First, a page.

This week completes the NG analysis of WHO-interrogatives by discussing passives with a pre-verb noun.
The first of the passive WHO-interrogatives with a pre-verb argument has three junctions. All these create propositions familiar from earlier analyses. The outcome is known of course. We have only to work out how the propositions combine. What is proposed applies to all of sentences (80) to (87) although the pre-verb noun may be Olivia or Poppaea.
(80) Who is Poppaea given?
Both WHO? and POPPAEA (or OLIVIA) are shared between the GIVE / THEME and GIVE / GOAL propositions. This is similar to what was described in LS15 for (20) and (15), and LS23 for (76). As sentence (76), contention between the two arguments is not resolved until sentence-end unless something else intervenes.
How are the arguments allocated when the propositions are completed? As in (76), activation-decay as the deciding factor would give the wrong result here. Actually (76) and (80) are different from the earlier sentences in that one of the contending concepts is WHO? This could behave differently from the concept for a noun phrase.
One possibility is that there is no splitting of WHO? Instead it goes straight to GIVE / THEME. The rationale is that WHO? in these sentences is always THEME unless a stranded preposition, to or by, forces it elsewhere; a bare noun never affects the situation. The disadvantage of this idea is that it would require an explanation of why GIVE / THEME / WHO? with six units of activation is not immediately delivered to cognition.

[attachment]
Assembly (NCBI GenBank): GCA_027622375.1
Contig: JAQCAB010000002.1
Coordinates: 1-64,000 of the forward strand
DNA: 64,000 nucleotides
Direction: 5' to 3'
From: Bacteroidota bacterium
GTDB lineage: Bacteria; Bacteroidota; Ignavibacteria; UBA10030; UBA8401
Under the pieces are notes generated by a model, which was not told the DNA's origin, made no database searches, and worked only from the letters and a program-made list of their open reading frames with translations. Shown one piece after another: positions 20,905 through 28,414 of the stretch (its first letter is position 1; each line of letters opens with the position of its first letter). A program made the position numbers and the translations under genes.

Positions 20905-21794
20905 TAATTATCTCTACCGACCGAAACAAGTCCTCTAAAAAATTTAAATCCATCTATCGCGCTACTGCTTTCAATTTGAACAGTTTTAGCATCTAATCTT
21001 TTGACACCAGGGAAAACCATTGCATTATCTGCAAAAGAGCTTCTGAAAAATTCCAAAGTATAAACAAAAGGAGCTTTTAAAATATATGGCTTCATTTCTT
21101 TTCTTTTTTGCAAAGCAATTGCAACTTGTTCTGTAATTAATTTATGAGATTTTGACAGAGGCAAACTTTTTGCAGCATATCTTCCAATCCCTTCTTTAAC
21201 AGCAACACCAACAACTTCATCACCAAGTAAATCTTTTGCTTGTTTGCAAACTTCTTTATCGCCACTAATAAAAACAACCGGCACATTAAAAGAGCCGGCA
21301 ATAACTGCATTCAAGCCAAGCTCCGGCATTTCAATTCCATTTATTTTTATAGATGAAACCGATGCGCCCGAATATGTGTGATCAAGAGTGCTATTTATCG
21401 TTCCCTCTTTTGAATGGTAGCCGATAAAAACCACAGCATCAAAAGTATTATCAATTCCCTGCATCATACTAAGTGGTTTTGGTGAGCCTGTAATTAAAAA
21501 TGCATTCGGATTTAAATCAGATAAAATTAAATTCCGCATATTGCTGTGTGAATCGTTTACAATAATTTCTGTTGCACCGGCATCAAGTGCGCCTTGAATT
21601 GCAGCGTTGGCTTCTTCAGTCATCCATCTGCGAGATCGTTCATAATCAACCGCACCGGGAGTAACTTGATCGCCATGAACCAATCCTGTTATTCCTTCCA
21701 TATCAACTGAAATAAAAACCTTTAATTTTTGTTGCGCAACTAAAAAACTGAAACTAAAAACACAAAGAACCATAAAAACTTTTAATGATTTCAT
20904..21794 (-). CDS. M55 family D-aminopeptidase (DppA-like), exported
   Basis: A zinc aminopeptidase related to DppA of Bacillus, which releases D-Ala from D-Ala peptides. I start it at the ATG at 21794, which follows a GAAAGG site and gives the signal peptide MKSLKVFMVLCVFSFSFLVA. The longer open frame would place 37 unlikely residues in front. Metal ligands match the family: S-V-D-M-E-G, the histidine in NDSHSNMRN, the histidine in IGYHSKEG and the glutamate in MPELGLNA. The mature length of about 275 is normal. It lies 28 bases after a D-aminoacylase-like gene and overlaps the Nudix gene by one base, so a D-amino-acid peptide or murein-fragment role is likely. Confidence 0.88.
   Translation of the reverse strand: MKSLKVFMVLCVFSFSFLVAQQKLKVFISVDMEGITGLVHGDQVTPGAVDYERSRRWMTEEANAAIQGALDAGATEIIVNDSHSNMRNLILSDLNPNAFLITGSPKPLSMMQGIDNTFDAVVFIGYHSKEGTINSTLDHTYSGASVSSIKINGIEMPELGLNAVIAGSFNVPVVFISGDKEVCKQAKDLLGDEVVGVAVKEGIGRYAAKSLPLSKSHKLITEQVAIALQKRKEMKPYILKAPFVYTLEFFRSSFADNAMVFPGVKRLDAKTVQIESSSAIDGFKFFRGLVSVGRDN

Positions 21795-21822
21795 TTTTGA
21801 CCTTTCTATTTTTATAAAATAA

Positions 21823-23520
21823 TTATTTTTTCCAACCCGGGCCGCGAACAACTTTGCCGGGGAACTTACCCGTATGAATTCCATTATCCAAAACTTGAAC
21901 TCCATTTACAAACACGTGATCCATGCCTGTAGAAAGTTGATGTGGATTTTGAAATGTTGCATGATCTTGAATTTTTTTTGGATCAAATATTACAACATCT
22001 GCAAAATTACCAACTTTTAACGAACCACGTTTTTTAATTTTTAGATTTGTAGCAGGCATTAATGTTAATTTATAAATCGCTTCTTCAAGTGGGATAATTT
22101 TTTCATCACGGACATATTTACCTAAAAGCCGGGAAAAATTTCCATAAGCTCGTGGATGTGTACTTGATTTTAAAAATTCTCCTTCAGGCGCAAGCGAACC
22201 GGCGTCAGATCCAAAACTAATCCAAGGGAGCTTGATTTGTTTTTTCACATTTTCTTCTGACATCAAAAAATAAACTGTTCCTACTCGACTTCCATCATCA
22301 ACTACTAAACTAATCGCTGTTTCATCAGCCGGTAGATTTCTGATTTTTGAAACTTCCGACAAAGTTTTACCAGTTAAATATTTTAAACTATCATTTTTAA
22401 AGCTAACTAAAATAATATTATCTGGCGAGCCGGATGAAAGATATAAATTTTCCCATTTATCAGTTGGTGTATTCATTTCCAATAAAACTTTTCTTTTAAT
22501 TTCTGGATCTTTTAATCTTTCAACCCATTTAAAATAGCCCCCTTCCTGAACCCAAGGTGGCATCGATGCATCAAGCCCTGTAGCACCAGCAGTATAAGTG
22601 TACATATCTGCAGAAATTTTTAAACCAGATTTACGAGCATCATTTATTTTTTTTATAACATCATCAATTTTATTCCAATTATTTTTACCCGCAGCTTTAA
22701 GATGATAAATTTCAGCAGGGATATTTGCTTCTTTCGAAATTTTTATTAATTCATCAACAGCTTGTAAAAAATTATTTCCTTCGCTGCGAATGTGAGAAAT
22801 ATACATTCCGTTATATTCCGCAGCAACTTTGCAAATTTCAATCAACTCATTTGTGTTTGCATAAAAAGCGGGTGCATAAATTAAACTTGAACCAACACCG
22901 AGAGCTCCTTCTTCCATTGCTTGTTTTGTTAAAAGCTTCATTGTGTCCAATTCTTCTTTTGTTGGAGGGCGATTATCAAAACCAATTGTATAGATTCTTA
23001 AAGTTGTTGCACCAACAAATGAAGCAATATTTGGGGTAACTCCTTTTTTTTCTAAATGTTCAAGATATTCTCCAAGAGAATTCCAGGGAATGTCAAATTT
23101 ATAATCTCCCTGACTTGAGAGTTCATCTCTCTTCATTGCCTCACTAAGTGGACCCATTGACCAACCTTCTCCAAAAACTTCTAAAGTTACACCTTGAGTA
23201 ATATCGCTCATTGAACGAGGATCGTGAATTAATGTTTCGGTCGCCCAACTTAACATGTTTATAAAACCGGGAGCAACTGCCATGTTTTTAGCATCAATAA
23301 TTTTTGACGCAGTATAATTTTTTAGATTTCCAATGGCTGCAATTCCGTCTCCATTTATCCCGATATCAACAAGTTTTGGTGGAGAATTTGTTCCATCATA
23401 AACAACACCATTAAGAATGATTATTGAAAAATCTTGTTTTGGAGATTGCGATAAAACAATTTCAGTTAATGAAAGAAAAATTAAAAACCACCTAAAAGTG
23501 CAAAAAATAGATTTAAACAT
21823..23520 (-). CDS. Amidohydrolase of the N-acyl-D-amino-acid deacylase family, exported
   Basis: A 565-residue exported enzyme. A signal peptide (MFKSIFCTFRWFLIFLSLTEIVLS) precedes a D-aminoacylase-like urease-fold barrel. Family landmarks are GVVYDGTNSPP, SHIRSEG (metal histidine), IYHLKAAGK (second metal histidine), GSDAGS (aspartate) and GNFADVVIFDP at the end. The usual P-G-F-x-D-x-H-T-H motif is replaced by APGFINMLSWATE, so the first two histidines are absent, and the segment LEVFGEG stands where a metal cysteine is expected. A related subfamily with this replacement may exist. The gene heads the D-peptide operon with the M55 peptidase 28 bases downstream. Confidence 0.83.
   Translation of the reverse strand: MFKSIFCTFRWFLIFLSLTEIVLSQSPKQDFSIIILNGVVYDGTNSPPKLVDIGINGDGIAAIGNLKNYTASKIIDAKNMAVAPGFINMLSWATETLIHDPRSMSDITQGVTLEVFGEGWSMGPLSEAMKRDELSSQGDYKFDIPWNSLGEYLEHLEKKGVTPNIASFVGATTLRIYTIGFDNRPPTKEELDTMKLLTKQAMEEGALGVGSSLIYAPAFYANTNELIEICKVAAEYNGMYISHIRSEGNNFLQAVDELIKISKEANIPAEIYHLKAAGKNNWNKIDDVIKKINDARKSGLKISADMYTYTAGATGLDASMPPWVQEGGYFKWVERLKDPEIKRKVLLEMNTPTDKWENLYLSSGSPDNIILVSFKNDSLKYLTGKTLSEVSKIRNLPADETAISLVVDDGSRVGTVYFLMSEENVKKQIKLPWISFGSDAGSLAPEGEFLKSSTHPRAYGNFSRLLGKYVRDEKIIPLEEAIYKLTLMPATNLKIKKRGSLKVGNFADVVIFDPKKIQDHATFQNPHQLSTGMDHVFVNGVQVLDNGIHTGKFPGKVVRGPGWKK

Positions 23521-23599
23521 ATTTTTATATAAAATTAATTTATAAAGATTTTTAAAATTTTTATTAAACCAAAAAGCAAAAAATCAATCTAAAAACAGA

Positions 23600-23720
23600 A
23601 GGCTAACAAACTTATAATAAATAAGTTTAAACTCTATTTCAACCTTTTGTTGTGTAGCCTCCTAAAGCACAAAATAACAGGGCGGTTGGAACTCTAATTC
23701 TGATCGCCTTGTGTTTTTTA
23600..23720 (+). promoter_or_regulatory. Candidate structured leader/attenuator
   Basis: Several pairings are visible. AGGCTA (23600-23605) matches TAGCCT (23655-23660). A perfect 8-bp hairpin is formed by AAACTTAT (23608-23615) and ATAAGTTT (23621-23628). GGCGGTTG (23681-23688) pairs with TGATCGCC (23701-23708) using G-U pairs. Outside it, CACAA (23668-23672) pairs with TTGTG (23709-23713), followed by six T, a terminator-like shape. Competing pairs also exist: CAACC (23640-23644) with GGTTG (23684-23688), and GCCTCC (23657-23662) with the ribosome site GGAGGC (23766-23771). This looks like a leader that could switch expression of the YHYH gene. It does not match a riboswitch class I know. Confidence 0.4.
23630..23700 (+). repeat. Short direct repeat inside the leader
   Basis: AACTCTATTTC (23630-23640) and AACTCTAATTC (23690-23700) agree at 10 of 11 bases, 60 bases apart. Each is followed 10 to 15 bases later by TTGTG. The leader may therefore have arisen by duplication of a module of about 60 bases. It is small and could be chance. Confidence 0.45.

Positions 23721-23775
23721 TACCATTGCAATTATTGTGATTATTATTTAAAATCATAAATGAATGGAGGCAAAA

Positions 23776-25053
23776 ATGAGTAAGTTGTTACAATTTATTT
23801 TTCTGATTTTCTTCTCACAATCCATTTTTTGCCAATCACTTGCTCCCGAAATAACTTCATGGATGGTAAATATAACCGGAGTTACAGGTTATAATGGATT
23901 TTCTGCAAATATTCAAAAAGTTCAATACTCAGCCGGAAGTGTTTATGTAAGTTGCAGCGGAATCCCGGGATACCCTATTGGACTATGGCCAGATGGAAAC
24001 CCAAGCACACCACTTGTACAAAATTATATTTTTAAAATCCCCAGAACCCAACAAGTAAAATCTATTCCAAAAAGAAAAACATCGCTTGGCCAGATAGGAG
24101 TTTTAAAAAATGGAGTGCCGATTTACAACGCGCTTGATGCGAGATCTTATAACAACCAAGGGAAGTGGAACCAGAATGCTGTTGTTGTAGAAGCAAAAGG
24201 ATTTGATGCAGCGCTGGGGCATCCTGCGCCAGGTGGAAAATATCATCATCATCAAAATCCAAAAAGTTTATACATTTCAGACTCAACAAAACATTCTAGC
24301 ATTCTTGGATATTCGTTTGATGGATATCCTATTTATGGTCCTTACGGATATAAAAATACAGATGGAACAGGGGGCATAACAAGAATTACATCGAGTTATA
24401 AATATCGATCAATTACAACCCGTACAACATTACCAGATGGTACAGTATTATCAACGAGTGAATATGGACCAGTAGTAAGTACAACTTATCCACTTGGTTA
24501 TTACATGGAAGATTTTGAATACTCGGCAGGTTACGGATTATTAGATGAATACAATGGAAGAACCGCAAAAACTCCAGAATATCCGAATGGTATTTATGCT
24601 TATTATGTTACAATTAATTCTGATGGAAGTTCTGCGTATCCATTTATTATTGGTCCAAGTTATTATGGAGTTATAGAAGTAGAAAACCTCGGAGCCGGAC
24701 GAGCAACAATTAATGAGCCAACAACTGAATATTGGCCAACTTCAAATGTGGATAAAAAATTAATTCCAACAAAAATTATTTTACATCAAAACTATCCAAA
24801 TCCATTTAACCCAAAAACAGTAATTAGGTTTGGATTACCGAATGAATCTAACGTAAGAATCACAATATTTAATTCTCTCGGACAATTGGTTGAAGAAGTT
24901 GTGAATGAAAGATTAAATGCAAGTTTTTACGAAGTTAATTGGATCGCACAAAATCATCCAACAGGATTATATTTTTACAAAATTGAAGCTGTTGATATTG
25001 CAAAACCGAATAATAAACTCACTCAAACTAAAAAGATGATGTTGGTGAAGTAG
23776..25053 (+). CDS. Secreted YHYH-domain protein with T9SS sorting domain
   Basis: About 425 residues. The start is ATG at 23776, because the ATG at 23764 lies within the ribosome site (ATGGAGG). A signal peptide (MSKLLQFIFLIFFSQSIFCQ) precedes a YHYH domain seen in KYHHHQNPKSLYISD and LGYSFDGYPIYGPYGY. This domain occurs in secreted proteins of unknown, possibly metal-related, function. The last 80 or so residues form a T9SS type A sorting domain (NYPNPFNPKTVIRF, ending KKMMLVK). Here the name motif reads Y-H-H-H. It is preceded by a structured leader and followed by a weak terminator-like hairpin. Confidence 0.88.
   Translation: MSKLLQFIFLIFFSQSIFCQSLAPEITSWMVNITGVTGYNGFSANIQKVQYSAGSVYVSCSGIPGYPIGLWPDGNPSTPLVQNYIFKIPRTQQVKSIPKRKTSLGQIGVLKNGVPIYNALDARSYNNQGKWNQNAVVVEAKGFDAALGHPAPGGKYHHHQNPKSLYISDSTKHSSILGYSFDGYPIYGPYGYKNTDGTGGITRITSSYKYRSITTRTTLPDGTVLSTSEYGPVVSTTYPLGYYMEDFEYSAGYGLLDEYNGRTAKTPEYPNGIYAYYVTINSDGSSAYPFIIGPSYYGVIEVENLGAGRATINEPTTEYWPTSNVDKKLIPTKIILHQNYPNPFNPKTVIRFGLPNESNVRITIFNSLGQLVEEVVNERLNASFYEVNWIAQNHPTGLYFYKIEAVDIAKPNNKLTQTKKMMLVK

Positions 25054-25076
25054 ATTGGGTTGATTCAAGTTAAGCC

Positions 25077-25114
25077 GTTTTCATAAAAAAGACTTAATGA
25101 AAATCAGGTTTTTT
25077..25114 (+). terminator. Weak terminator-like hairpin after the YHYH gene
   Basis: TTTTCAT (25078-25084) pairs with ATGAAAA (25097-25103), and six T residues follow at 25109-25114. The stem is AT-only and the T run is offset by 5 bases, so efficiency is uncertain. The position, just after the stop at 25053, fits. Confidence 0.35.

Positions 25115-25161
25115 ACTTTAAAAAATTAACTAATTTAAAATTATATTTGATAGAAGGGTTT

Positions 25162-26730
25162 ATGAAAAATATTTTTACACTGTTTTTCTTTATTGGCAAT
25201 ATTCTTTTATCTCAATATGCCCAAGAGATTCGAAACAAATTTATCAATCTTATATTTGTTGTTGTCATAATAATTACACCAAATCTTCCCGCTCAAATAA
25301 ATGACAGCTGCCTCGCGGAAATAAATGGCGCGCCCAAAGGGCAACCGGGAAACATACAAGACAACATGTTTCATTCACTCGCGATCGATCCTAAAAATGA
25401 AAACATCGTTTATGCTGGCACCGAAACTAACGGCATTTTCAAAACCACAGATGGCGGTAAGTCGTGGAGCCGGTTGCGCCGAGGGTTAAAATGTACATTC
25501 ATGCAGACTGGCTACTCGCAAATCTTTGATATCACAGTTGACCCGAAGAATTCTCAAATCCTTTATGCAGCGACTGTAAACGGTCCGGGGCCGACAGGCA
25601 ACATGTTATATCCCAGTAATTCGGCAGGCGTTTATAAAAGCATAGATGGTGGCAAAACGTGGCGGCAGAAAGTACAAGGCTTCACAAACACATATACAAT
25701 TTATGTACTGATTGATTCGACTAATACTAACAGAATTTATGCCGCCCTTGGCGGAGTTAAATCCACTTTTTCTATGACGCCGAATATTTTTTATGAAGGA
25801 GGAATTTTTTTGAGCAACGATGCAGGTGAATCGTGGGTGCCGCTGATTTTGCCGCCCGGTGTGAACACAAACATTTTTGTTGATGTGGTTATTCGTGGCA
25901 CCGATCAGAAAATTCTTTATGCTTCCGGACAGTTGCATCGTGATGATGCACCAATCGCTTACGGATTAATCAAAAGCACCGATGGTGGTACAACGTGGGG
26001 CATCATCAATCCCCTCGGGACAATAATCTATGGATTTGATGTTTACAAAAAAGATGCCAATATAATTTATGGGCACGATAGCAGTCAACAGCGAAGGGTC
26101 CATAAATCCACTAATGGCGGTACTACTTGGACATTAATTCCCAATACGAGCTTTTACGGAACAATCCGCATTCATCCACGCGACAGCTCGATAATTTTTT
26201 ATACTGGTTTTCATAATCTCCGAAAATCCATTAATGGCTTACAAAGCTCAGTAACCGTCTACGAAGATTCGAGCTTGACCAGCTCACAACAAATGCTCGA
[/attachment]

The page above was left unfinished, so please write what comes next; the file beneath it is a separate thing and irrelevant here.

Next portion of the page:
Another possibility is that the activation on WHO? is split 5:1 between THEME and GOAL, rather than 4:2. Then it should be more strongly activated and consolidate on theme at sentence-end if not already allocated elsewhere.
These possibilities may seem rather contrived but their virtue is compatibility with ‘no stored program’ and ‘one pass, left to right’. There’s little point in straining for a definitive solution when so much empirical data still needs to be considered.
In (81) the proposition from given__Olivia displaces the previous incomplete propositions. They lose their shared REL concept. If the sentence ended at this point it would be ungrammatical because either WHO? or POPPAEA remains undeliverable.
The following given__BY brings AGENT. The resulting rationalisation leaves GIVE / AGENT / WHO? and GIVE / GOAL / POPPAEA.
(81) Who is Poppaea given Olivia by?
If the treatment of WHO? is not clear, you should look at the discussion of sentence (77) in LS22.
With GIVE / AGENT / WHO? complete, POPPAEA is displaced. It consolidates on to GIVE / GOAL which no longer has WHO? attached.
Sentence (82) also has a stranded preposition, TO. The analysis is straightforward.
(82) Who is Olivia given to?
Sentence (83) appends a by-phrase to (82).
(83) Who is Olivia given to by Nero?
Sentence (84) has a to-phrase, which forces consolidation of OLIVIA as THEME, and a stranded BY, which rescues the displaced WHO?
(84) Who is Olivia given to Poppaea by?
If the sentence ended at Poppaea, it would be ungrammatical because WHO? remains undeliverable.
Sentence (85) lacks the to-phrase in (84). Although not displaced, the WHO? propositions are subsumed into the AGENT proposition created from given__BY. That leaves OLIVIA to be consolidated as THEME at sentence-end.
(85) Who is Olivia given by?
Sentence (86) is simply (80) with a by-phrase appended.
(86) Who is Poppaea given by Nero?
Sentence (87) is the same as (83) except that TO and the by-phrase are in the opposite order.
(87) Who is Olivia given by Nero to?
We’ve now covered all of what was charted in LS20. Tough, but satisfying to be able to show the value of NG’s words and rules – especially the C node – in sentences (77) and (81).
In the next piece we’ll start looking at verb-plus-particle forms. Don’t give up!